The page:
He spoke to us and Dougoutigi spoke true He spoke to us and Dougoutigi had told us clairvoyantly That after his death, the village would prosper He is dead and now the village does indeed prosper Village life has improved He spoke to us, Dougoutigi spoke to us He told us, Dougoutigi told us That once he was dead, the village would prosper He spoke to us and Dougoutigi spoke true He spoke to us and Dougoutigi told us clairvoyantly When you see him, tell him in the land of the dead That village life has improved Village life has improved When you see him, speak to him in the land of the dead Speak to him and say that the “tar” has arrived in the village Explain to him that the “tar” has arrived in the village When he was there, the “tar” didn’t exist Times now are better, the “tar” has arrived in the village It has arrived in the village, the “tar” has arrived in the village When he was there, the Jàa didn’t “eat” gold Times now are better, they can “eat” gold He told them that to “eat” gold was forbidden Times now are better, the ban has been lifted An intimate dialogue with the dead opens a breach between the human world and the supernatural one, showing these festivities to be exceptional; this also leads to the lifting of religious bans, such as dealing in gold. The extra-ordinary context of the New Year, created by this evocation of the dead, then allows men and women to perform funeral dances, normally reserved to periods of mourning. Everywhere in the village, until dawn, the inhabitants dance to “bury” the year which has passed and put an end to the journey of the deceased to the land of the dead. In this respect, the practice of dances devoted to the dead gives these New Year celebrations the appearance of a liminal ritual, comparable to a “grand funeral.” The point is to bring about the passage between two states, by taking care of the end of a calendar cycle. The celebration as a revolution, which is both temporal and spatial, thus lies in the definition of both masculine and feminine gender identities. The men parody the funereal dance of the women, and the women that of the men, to such an extent that genders seem to merge. This unexpected cross-dressing of some men as women and vice versa brings out the ambiguity of genders even more. However, the occupation of space by the wandering female singers, as well as the 71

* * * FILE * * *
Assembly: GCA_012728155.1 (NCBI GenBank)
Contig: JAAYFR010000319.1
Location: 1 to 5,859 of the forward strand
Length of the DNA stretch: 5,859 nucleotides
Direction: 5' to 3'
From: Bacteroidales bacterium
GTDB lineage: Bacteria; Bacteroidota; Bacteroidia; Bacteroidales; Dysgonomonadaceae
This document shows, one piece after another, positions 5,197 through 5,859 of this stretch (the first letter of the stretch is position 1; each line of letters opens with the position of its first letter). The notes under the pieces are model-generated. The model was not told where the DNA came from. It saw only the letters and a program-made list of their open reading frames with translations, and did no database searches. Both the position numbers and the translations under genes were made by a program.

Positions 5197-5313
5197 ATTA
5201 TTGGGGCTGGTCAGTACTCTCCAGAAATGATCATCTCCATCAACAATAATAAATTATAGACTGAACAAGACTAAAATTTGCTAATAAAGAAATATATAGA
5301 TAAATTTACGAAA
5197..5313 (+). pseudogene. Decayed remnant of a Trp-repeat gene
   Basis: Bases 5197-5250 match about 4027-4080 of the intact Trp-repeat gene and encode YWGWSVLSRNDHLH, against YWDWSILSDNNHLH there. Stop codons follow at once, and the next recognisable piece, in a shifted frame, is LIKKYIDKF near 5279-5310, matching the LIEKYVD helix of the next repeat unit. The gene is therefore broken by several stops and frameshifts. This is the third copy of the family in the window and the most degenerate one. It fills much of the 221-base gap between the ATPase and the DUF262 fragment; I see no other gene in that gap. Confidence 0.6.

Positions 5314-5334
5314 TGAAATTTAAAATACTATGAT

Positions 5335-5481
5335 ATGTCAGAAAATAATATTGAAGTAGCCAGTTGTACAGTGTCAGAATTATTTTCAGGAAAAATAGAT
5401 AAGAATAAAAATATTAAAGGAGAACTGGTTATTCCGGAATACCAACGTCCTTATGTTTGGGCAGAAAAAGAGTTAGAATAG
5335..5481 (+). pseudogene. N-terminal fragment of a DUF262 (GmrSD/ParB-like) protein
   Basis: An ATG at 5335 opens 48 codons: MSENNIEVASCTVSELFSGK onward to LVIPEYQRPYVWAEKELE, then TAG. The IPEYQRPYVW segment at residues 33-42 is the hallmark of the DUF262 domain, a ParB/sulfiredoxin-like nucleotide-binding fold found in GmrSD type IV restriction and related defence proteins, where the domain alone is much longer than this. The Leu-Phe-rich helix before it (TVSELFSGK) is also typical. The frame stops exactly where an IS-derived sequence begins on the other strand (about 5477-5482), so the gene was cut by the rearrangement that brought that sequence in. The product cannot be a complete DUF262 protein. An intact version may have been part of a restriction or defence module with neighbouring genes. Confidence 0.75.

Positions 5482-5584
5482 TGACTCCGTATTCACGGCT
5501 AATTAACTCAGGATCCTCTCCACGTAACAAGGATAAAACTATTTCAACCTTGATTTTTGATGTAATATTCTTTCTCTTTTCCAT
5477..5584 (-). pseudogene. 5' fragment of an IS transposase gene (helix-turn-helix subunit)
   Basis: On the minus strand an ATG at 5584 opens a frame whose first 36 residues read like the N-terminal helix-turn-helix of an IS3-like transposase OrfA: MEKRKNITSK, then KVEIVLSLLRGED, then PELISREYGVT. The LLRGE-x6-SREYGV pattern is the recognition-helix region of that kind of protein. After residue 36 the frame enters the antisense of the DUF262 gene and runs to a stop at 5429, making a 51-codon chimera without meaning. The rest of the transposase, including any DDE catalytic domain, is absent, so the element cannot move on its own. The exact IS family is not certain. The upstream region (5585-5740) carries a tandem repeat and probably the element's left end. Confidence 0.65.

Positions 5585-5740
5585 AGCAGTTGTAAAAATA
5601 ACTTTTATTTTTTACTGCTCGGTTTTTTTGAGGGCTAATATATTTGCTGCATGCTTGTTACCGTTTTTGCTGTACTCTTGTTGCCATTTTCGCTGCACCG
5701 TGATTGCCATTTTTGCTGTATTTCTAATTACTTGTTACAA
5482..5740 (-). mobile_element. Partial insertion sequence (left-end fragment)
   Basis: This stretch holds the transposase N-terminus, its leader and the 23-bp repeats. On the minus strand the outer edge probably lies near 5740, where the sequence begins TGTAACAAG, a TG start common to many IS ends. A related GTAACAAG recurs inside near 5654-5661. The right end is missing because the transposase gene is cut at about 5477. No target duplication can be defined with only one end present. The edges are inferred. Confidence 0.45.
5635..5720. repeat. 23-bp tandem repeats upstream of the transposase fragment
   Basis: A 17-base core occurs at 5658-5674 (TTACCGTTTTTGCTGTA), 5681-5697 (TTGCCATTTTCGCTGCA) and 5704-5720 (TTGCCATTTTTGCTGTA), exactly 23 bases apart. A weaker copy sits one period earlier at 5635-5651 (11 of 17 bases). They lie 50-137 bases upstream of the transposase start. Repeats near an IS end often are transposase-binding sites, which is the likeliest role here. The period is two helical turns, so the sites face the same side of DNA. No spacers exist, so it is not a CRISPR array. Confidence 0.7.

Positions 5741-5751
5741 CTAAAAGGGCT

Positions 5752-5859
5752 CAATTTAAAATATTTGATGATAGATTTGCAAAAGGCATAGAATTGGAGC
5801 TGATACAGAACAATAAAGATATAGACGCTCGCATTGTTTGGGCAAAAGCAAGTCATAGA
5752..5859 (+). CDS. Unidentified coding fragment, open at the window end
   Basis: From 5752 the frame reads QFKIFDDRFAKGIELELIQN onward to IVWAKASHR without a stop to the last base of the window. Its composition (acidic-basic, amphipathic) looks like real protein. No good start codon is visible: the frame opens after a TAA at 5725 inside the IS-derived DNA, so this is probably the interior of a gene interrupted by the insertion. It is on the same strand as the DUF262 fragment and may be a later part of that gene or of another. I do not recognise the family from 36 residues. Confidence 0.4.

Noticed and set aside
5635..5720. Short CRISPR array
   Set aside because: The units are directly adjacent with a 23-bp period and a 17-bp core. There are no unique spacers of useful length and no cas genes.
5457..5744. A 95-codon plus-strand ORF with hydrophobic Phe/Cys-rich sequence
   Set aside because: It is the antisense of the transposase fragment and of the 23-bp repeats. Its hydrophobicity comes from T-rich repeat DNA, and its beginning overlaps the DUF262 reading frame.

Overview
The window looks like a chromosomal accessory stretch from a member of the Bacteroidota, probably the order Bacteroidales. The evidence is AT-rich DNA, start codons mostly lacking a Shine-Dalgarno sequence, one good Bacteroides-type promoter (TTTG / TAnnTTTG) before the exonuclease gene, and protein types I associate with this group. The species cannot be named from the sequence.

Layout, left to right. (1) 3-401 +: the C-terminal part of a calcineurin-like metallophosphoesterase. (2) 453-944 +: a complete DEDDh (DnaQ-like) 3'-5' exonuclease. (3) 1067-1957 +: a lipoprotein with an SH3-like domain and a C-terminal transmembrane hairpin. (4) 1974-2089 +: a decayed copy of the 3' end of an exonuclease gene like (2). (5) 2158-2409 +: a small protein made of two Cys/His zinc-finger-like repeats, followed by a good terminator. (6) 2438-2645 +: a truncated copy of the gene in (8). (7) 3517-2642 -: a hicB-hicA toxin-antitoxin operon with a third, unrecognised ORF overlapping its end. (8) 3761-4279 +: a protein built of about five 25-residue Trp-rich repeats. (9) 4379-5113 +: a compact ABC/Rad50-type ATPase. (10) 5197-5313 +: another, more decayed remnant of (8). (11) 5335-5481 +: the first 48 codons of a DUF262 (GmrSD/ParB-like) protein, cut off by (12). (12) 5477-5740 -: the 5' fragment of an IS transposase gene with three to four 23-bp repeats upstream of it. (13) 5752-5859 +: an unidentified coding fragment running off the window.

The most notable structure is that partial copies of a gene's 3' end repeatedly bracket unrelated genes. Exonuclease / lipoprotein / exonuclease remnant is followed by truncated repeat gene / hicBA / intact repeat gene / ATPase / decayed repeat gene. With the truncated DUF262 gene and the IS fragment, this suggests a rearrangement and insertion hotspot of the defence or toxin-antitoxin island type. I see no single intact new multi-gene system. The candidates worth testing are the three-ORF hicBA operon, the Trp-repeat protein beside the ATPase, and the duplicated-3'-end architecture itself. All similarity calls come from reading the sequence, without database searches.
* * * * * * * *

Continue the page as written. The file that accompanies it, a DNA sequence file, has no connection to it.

Photographies / Photographs : dora-diamant (couverture / cover ; p. 1 ; p. 3 ; p. 6-12 ; p. 14 ; p. 77-83 ; p. 85-87 ; p. 89-91). Marilou Chabert (p. 2 ; p. 4-5 ; p. 13 ; p. 84 ; p. 88).